And that's not all. There are some other important considerations that affect how these heat inputs and losses will affect your coop. For instance, your main concern will be nighttime low temperatures, so the more daytime warmth you can store in the coop overnight, the better. "Thermal mass" describes how well a structure or material absorbs heat for later release. Things like shavings or wood or insulation or air have fairly low thermal mass; things like concrete, stone, an earthen floor, and big jugs or barrels of water have a relatively high thermal mass. The more thermal mass (total) is incorporated into the indoor part of your coop, the more stable indoor temperatures will be. The coop air will warm less during the day, because much of the heat is going into changing the temperature of those materials; but then that warmth will be slowly released at night so the coop does not get as cold before the sun comes up again.

    Incorporating high thermal mass materials into your coop's inside is especially valuable if you are using some sort of passive solar heating device, such as a popcan heater or a greenhouse-like enclosure; but even if all you have is the normal daytime warming of the outdoor air, plus sun through the coop windows, the more thermal mass you've got in there, the less temperatures will drop at night. (Excessive thermal mass can cause condensation problems on occasional unusually-warm late-winter or early-spring days, though; this is not a reason to avoid it, just something to foresee).

    Other factors affecting temp.: How to manipulate them for a warmer coop:

    Thermal mass Use stone, concrete, earthen floor, barrels of water, etc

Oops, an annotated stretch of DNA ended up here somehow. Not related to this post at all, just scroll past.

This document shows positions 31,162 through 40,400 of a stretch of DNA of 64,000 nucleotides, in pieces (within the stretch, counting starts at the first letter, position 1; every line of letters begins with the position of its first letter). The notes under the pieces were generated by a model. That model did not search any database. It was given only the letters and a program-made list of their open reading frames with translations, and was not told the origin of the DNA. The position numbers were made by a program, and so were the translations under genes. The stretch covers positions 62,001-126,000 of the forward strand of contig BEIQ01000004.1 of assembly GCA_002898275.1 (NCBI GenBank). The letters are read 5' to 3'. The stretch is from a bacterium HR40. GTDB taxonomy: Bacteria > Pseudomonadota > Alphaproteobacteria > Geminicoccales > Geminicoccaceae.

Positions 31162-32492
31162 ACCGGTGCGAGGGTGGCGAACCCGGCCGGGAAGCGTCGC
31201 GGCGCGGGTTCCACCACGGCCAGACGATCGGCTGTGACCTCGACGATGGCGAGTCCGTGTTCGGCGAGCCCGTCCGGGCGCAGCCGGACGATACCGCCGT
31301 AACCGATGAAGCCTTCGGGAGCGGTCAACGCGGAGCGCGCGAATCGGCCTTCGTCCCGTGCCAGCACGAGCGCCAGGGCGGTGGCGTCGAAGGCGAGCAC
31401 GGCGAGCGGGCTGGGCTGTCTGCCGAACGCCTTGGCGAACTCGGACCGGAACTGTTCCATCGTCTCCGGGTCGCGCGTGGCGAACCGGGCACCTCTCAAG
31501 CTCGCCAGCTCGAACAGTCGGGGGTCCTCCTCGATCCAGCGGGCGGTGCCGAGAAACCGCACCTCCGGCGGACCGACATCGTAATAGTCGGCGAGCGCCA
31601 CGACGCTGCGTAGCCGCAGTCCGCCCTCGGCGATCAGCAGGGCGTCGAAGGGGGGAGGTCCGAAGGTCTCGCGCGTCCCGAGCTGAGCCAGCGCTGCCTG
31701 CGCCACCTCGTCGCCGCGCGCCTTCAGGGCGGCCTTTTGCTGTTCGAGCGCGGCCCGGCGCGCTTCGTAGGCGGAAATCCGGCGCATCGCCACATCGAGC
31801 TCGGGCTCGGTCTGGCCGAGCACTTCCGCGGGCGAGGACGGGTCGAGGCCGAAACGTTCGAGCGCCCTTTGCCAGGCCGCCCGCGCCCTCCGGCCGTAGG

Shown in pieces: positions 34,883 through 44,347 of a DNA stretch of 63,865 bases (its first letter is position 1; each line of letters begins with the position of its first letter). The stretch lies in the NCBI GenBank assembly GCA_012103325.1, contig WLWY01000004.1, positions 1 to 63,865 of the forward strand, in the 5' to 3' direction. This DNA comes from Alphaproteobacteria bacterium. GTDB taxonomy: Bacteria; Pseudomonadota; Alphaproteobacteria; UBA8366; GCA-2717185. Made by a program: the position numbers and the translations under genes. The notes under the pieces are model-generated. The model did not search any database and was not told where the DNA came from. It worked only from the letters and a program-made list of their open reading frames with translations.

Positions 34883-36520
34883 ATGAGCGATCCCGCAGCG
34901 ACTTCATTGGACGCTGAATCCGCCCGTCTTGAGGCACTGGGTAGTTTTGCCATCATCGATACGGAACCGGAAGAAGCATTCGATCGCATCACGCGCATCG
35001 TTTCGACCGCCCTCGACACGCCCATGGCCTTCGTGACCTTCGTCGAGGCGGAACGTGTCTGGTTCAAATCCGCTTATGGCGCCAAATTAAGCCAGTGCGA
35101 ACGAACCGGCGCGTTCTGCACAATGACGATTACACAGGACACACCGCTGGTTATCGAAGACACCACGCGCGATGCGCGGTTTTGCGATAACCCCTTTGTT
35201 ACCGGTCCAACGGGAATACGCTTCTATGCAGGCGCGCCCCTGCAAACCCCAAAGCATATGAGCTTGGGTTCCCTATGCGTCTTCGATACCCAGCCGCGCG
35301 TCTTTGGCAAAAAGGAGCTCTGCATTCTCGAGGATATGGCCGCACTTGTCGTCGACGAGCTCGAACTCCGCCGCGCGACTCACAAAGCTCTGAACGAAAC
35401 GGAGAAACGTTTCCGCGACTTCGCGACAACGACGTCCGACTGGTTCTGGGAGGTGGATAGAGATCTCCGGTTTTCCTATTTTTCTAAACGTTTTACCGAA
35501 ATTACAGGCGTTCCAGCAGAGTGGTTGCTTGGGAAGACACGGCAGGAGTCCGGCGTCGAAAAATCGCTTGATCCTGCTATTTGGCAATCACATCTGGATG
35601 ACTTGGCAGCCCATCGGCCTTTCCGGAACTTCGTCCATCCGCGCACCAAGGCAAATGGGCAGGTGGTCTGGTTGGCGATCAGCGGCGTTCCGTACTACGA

Area being heated Make drop ceiling or insulated hover around roost; or

    or partition off just part of the coop, and let chickens
    choose where to spend their time.

    Total coop size Don't fool with this just for thermal reasons; although
    a smaller coop requires less input to warm, a
    larger coop has more thermal inertia and 'swings'
    less with outdoor temperature changes, and
    also gives chickens more living room.

    There is a common misconception that in the cold North you need a small tight snug coop to concentrate chickens' body heat... a coop "small enough that the chickens can keep it warm". On the contrary, there is NO SUCH THING AS TOO LARGE A COOP. By partitioning off part of it (either a coop-within-the-coop type arrangement, or a drop ceiling or hover or suchlike to keep body heat near the roost) you can have the best of both worlds -- a warmer area for the chickens and lots of room for them to utilize when the weather makes them reluctant to spend much time outdoors. Actually I would argue that in cold winter areas, you ideally should have a LARGER coop (more space per chicken) than you would want in, say, Hawaii -- simply because the chickens are likely to be shut in, even if only voluntarily, for long periods of time and you don't need them getting crabby and pecky and starting habits that may be hard to break.

    Indoor versus outdoor temperatures

    Just because it is, say, -20 F outside does not mean it's necessarily that temperature inside the coop. Indeed, unless you have vast amounts of ventilation open, or a pretty small and uninsulated coop, your coop will almost always be warmer than the outdoors during the cold part of winter... yes, even with some vents open! You may look at your coop temperatures in September and doubt me. But in fact, this effect becomes much more pronounced as the outdoor temperatures get colder, with the temperature differential being greatest on the very coldest nights.